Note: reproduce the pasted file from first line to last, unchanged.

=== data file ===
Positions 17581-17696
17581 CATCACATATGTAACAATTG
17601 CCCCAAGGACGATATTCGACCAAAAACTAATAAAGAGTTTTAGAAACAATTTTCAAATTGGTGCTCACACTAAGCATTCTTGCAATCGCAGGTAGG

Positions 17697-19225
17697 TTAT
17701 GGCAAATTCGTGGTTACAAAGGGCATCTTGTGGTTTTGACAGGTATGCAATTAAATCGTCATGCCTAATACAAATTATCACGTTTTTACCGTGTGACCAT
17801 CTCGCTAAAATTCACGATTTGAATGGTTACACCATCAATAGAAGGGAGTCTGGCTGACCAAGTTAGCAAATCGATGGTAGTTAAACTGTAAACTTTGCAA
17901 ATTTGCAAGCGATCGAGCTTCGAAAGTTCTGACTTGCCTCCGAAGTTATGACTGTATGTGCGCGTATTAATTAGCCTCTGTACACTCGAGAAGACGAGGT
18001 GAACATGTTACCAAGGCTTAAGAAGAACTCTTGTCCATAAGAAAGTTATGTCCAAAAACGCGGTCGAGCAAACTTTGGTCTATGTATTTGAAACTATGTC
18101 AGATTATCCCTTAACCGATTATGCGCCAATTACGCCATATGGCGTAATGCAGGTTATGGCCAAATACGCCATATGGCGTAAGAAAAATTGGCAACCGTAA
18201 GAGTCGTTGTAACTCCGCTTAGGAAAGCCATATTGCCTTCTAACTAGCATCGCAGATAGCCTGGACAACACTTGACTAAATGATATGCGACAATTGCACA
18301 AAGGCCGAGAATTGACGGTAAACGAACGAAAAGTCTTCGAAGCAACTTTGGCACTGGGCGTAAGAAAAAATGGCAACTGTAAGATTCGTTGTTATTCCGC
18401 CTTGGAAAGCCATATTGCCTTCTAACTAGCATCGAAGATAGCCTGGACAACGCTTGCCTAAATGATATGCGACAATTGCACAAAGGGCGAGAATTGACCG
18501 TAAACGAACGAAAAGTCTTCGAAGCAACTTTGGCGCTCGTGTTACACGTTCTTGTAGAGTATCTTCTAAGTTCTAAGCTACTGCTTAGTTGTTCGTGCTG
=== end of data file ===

Positions 17581-17696
17581 CATCACATATGTAACAATTG
17601 CCCCAAGGACGATATTCGACCAAAAACTAATAAAGAGTTTTAGAAACAATTTTCAAATTGGTGCTCACACTAAGCATTCTTGCAATCGCAGGTAGG

Positions 17697-19225
17697 TTAT
17701 GGCAAATTCGTGGTTACAAAGGGCATCTTGTGGTTTTGACAGGTATGCAATTAAATCGTCATGCCTAATACAAATTATCACGTTTTTACCGTGTGACCAT
17801 CTCGCTAAAATTCACGATTTGAATGGTTACACCATCAATAGAAGGGAGTCTGGCTGACCAAGTTAGCAAATCGATGGTAGTTAAACTGTAAACTTTGCAA
17901 ATTTGCAAGCGATCGAGCTTCGAAAGTTCTGACTTGCCTCCGAAGTTATGACTGTATGTGCGCGTATTAATTAGCCTCTGTACACTCGAGAAGACGAGGT
18001 GAACATGTTACCAAGGCTTAAGAAGAACTCTTGTCCATAAGAAAGTTATGTCCAAAAACGCGGTCGAGCAAACTTTGGTCTATGTATTTGAAACTATGTC
18101 AGATTATCCCTTAACCGATTATGCGCCAATTACGCCATATGGCGTAATGCAGGTTATGGCCAAATACGCCATATGGCGTAAGAAAAATTGGCAACCGTAA
18201 GAGTCGTTGTAACTCCGCTTAGGAAAGCCATATTGCCTTCTAACTAGCATCGCAGATAGCCTGGACAACACTTGACTAAATGATATGCGACAATTGCACA
18301 AAGGCCGAGAATTGACGGTAAACGAACGAAAAGTCTTCGAAGCAACTTTGGCACTGGGCGTAAGAAAAAATGGCAACTGTAAGATTCGTTGTTATTCCGC
18401 CTTGGAAAGCCATATTGCCTTCTAACTAGCATCGAAGATAGCCTGGACAACGCTTGCCTAAATGATATGCGACAATTGCACAAAGGGCGAGAATTGACCG
18501 TAAACGAACGAAAAGTCTTCGAAGCAACTTTGGCGCTCGTGTTACACGTTCTTGTAGAGTATCTTCTAAGTTCTAAGCTACTGCTTAGTTGTTCGTGCTG